The US Supreme Court [official website] heard oral arguments Tuesday in Microsoft Corp. v. Baker and Impression Products, Inc. v. Lexmark International, Inc. [dockets]. In Microsoft Corp. v. Baker [SCOTUSblog materials] the court heard arguments [transcript, PDF] on whether a federal court of appeals has jurisdiction to review an order denying class certification after the plaintiffs voluntarily dismiss their claims. Petitioner argued that the appellate court lacked jurisdiction in cases where plaintiffs dismiss their claims with prejudice, as allowing for such an exception would thwart the discretionary review process outlined in Federal Rules of Civil Procedure 23(f) [text]. According to petitioners, Rule 23(f) expressly deals with the issue that respondents face and gives court of appeals discretionary authority to review, which would be violated if respondents were able to force review of their claim. Respondents in return argued that plaintiffs dismissal with prejudice creates a final judgement under 28 USC § 1291 [text], which permits the appellate review. Respondents countered that petitioners’ argument relies on the closing judgment of the case not being a final decision. According to respondents, this view is incorrect as “a final judgement always is a final decision.”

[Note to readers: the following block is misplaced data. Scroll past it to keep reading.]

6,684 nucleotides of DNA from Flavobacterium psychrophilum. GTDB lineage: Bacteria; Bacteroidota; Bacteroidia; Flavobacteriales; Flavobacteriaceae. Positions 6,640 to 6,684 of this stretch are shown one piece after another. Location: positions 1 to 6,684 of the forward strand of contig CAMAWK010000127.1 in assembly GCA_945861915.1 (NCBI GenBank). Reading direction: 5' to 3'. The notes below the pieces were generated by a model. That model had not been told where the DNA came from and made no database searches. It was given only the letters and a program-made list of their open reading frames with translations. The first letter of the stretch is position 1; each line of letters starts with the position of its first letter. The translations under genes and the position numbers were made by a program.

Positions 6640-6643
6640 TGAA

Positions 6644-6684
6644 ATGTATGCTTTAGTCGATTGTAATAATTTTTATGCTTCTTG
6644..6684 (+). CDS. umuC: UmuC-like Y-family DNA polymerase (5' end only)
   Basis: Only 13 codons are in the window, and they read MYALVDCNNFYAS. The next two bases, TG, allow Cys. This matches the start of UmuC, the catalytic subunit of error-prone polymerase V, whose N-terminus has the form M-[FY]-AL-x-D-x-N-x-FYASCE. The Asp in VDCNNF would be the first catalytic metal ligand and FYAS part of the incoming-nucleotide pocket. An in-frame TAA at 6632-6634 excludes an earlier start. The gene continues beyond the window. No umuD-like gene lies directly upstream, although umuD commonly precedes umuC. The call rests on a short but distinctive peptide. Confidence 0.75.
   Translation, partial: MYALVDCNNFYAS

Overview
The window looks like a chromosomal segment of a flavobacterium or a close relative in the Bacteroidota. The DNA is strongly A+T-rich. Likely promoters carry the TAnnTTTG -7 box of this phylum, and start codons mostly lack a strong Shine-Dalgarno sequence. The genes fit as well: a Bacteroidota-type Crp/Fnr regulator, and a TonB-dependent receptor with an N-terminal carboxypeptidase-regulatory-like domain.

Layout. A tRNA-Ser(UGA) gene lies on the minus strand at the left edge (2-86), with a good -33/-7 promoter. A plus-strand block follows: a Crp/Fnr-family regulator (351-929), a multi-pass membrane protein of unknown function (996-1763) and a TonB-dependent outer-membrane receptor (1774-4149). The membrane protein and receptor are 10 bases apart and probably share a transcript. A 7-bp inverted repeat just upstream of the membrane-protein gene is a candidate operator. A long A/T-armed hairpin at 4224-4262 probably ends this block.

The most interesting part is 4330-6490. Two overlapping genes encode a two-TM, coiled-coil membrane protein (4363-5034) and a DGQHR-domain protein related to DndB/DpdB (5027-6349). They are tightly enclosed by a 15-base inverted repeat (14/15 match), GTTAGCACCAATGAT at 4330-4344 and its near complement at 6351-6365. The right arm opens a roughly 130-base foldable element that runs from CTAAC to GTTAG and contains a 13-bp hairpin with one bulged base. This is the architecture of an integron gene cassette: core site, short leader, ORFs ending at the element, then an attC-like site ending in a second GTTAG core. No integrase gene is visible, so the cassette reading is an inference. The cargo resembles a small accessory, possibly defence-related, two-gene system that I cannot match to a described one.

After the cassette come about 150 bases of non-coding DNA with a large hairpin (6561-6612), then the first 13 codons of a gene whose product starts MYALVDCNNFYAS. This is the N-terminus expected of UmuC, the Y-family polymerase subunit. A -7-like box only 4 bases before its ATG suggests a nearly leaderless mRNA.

In Impression Products, Inc. v. Lexmark International, Inc. [SCOTUSblog materials], the court heard arguments [transcript, PDF] on the application of the patent-exhaustion doctrine in conditioned sales specifying post-sale restriction and whether any geographical distinctions are placed on the exhaustion doctrine. Under the patent exhaustion doctrine, or first sale doctrine, patent rights are terminated after the first authorized sale of a patented item. Petitioner argued that the court has consistently held that post-sale restrictions are not enforceable via the Patent Act [text]. Further, the first sale doctrine bars use of patent law to enforce post-sale restrictions. Based upon the domestic implications of the Patent Act as well as trade agreements that do not preclude exhaustion, petitioner argued that the foreign sale exhausts all patent rights as well. Respondent in turn argued that sales agreements can confer only partial rights, therefore any sale does not automatically confer total authority thereby exhausting patent rights. Furthermore, respondent argued that the Patent Act does not specify the domestic nature of patent rights and the US’ participation in the Paris Convention [WIPO contents] and other international agreements on patent rights is an indication that world-wide exhaustion should not be automatic on an international sale.